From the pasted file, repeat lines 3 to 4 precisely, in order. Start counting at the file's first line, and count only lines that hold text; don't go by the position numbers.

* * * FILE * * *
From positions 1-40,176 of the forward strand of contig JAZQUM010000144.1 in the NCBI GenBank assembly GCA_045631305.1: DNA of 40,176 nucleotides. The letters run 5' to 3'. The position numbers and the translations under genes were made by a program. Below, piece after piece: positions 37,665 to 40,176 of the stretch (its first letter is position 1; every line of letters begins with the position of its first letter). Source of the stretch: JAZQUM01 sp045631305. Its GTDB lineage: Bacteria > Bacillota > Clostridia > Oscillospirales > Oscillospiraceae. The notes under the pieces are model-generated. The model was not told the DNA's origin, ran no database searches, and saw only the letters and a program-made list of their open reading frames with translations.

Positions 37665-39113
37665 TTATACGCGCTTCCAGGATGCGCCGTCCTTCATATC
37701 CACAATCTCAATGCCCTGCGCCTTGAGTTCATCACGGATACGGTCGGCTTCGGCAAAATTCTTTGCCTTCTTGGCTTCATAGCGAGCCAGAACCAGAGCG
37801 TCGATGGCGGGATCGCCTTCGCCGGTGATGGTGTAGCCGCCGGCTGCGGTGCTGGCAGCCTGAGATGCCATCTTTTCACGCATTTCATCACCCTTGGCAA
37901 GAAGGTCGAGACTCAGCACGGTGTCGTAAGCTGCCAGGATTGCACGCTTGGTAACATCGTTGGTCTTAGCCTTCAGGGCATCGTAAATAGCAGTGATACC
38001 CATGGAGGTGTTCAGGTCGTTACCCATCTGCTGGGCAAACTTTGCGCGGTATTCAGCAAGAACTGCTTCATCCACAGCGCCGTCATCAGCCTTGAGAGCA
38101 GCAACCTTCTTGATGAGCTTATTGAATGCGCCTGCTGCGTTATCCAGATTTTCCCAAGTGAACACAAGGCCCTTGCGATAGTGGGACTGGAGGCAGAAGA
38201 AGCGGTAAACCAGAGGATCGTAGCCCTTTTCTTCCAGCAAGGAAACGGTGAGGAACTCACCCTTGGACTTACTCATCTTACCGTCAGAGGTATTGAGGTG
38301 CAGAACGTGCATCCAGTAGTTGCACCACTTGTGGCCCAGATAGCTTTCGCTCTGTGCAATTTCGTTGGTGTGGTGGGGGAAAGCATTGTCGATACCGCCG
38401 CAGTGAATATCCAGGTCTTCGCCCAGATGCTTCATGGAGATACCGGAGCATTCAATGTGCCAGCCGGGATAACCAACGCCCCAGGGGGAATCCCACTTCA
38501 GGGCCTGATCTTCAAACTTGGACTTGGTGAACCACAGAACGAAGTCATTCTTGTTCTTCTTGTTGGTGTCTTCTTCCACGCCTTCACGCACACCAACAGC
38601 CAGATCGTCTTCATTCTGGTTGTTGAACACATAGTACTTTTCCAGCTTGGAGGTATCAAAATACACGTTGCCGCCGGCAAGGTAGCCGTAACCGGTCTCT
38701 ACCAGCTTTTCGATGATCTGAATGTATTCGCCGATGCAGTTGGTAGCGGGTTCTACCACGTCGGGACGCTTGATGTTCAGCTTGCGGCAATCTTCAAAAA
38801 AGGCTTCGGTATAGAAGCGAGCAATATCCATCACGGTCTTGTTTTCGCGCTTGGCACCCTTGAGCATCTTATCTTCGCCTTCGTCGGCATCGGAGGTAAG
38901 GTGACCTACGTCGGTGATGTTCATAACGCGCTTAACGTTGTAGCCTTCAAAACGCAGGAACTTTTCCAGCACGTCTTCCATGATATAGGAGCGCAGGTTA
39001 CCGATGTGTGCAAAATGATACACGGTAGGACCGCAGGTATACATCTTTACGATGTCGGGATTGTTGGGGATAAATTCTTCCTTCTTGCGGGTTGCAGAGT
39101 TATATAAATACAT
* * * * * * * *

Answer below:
37665 TTATACGCGCTTCCAGGATGCGCCGTCCTTCATATC
37701 CACAATCTCAATGCCCTGCGCCTTGAGTTCATCACGGATACGGTCGGCTTCGGCAAAATTCTTTGCCTTCTTGGCTTCATAGCGAGCCAGAACCAGAGCG